STEVE Cotterill forced himself to bite his tongue, rather than cop another FA rap for lambasting hapless ref Nigel Miller.

Miller, a police sergeant, laid down his own peculiar law at Loftus Road with three penalty decisions that all went the way of the home side.

But Cotterill opted to concentrate on his own side's inconsistencies following the 3-0 defeat, which came just days after the Carling Cup heroics against Aston Villa in midweek.

Cotterill, who agreed with most reporters' beliefs that Miller called all the penalty decisions incorrectly, said: "I have to be careful what I say, but I think we could have had two penalties before they had theirs and absolutely nothing was going to go our way.

"People have seen everything else with their own eyes, but I have an FA hearing in a couple of weeks and I would prefer to talk about the things we can control.

"We can't control what other people do, but we can control what we do and we started it with our own downfall.

"For the opening 25 minutes we know we can do a whole lot better. But that was as poor as we have been and, by that time, it was game over I'm afraid."

Cotterill had a ringside seat for a horror show from Durham official Miller, who refused Robbie Blake a shout for an early penalty, then awarded a soft spot kick against the visitors when Graham Branch tussled with George Santos at the other end.

Miller completed a hapless hat-trick of decisions minutes later, waving play on after looking ready to blow for a penalty after Branch was hauled down as he shaped to shoot.

To cap a miserable day for Burnley, goalkeeper Danny Coyne was stretchered off after falling awkwardly in the move leading to the third goal, while Graham Branch and Jean Louis Valois both limped off nursing injuries.

Cotterill admitted: "Things couldn't really have got any worse.

"We lost Graham, Danny and Jean Louis, who was our best player, so I suppose I just have to write this off.

"I didn't speak to the lads after the game because there was no point in saying anything to them!

"What am I going to say to change the day and make them feel better ... absolutely nothing.

"They wouldn't have learned anything if I'd had a go at them because they were that down.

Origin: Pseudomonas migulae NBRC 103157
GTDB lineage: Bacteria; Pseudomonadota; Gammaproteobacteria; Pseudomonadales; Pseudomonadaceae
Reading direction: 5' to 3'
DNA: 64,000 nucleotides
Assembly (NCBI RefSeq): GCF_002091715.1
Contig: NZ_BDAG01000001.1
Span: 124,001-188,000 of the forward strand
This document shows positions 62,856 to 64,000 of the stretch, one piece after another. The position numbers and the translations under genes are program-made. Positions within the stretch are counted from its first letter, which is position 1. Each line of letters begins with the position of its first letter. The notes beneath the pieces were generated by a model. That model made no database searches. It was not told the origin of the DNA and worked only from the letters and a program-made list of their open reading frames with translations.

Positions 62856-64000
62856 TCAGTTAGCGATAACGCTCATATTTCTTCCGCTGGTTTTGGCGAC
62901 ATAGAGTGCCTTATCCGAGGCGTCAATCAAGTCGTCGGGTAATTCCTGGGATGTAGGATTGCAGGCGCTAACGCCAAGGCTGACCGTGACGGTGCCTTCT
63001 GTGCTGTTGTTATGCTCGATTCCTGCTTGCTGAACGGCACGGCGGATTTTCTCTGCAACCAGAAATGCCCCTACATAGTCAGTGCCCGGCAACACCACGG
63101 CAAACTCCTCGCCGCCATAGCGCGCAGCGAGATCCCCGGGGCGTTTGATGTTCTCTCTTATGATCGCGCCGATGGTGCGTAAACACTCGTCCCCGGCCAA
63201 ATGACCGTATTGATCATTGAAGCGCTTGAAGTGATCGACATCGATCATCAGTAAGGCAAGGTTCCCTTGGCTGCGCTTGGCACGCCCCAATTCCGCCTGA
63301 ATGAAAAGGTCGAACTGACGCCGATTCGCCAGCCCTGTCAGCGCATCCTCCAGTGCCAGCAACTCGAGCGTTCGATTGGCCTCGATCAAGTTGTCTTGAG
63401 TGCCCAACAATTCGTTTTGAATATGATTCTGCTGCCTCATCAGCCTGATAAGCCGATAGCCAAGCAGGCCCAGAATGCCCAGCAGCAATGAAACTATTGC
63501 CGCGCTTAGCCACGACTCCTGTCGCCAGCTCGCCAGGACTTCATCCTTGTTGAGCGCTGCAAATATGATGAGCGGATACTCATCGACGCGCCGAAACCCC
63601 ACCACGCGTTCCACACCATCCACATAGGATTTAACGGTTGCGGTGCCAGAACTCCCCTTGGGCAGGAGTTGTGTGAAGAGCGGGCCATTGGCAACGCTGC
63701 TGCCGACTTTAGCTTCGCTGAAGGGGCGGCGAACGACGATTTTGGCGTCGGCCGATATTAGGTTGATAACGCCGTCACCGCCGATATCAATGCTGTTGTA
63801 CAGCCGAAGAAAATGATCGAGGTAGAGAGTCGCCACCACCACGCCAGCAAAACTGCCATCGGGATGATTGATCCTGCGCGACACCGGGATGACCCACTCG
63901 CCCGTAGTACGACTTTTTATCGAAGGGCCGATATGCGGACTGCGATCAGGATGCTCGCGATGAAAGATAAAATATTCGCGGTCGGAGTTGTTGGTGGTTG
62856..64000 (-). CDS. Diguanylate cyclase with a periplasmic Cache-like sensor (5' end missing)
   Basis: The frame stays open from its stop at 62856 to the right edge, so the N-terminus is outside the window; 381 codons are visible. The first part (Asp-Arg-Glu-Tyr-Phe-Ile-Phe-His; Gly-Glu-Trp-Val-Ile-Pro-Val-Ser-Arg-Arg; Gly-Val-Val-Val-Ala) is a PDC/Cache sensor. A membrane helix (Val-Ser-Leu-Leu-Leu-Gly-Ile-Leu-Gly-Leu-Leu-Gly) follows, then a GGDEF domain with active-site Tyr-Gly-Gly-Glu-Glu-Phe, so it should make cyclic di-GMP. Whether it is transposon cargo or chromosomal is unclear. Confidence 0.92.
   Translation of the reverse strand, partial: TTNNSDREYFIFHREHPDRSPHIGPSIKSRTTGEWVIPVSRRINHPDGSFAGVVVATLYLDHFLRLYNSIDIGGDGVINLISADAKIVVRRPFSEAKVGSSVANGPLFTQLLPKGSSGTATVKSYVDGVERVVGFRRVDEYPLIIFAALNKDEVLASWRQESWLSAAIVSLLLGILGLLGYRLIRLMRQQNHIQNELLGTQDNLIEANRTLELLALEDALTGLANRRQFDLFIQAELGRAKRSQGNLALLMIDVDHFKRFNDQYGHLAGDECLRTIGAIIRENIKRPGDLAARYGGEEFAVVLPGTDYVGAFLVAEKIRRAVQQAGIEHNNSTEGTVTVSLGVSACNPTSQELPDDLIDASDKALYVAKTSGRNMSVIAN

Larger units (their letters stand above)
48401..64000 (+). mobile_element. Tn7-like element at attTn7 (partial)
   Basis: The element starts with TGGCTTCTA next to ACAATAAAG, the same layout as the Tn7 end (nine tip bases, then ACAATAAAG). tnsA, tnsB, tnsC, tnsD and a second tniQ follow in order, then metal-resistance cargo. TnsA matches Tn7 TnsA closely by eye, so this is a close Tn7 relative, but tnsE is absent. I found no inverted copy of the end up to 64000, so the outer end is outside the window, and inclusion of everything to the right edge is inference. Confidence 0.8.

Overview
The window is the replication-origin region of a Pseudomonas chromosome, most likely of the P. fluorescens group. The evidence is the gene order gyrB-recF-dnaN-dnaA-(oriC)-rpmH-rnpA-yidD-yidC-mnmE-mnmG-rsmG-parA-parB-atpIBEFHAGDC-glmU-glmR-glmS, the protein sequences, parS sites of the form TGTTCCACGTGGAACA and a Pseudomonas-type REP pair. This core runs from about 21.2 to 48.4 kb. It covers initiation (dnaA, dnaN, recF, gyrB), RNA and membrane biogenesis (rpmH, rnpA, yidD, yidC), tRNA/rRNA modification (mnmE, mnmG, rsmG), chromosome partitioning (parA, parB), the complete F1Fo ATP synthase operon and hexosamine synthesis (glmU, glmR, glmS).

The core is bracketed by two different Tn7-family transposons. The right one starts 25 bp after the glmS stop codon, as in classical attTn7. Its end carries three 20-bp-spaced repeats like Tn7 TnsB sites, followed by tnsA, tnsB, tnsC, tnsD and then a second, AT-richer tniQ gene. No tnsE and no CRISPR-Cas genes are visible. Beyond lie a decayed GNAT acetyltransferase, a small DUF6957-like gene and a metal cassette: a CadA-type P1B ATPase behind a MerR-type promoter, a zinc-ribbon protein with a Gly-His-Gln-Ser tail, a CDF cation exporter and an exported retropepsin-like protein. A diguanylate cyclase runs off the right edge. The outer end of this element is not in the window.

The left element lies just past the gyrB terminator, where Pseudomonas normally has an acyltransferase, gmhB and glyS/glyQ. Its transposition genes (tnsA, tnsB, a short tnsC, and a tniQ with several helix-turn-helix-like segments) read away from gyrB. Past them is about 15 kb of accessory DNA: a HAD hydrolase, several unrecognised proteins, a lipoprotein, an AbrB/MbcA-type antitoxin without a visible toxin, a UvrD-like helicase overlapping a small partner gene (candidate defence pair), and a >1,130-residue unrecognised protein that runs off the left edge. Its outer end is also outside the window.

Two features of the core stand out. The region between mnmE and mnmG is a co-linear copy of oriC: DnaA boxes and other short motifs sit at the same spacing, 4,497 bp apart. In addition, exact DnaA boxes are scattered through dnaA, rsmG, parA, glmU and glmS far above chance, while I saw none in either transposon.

"They would have been just remembering their own individual performances and getting nothing from my words.

"Sometimes, even when they do well, you address them another day when reminding them of the things they did well. So it was a lot easier for me to just shut up!"

RANGERS boss Ian Holloway reckoned his side got the benefit of crucial decisions that shaped their victory.

Holloway said: "I'm still a little bit shell-shocked at how things went for us.

"One of my staff was the only one who shouted 'penalty' when George went up for the header early on.

"For me though, five or ten minutes earlier it looked as though they should have had one too, so if I was Steve I wouldn't be very happy.

"He sets his stall out to be hard to break down and that first goal shook his team.

"Before you know it, we have scored from another free kick and it was a bit surreal after that.

"Our crowd were singing 'you might as well go home', while if I was Steve I would feel a little aggrieved at the referee.

"It was so surreal, even the corner flags were falling over. I thought I'd seen everything, but even the corner flags were trying to get something off the referee by diving down!"

Holloway, whose side chalked up a fifth straight home league win in controversial circumstances, despite being by far the better team, added: "I felt our attitude and appetite was right.

"We knew it was going to be tough because of the number of games they have drawn this year, so we talked about putting them under pressure as early as we could.

"But I also felt Burnley didn't give a performance as well as they did in midweek against Aston Villa.

"It looked like the same players trying to do it again, but sometimes that's difficult."



DANNY COYNE: Sad sight to see the Welshman carried off after his mistake for the third goal.


MO CAMARA: Nothing got past him down the right, but equally posed few problems at the other end.


JOHN McGREAL: Ran a running battle with Furlong that should have seen both men booked.


FRANK SINCLAIR: Never really settled on his return to the side and booked in stoppage time.


MICHAEL DUFF: A fifth booking means a second ban of the season for the right back.


TONY GRANT: Broke up countless Rangers moves and kept his passing nice and simple.


MICAH HYDE: One to forget for the Jamaican, who lost the battle in the middle of the park.


GRAHAM BRANCH: Involved in crucial penalty decisions at both ends of the pitch - winning neither!


LEE ROCHE: Tried valiantly to get something going down the right, but by then the damage was done.


JEAN-LOUIS VALOIS: Carried on from Tuesday with another great display before suffering hamstring trouble.


ROBBIE BLAKE: Perhaps unlucky not to earn a penalty, but little else went right for the skipper.


SUBS: JAMES O'CONNOR (for Branch 19) Promising start, BRIAN JENSEN (for Coyne 25) Steady enough. 7, RICHARD CHAPLOW (for Valois 70) Improved things. 7.

Not used: Richard Duffy, Amadou Sanokho


JEAN LOUIS VALOIS: Showed some nice touches and improved on his back-tracking to please the boss.


No contest! Referee Nigel Miller was inconsistency personified with a string of contentious decisions.


The early decisions shaped the contest, but Burnley were slow out of the blocks.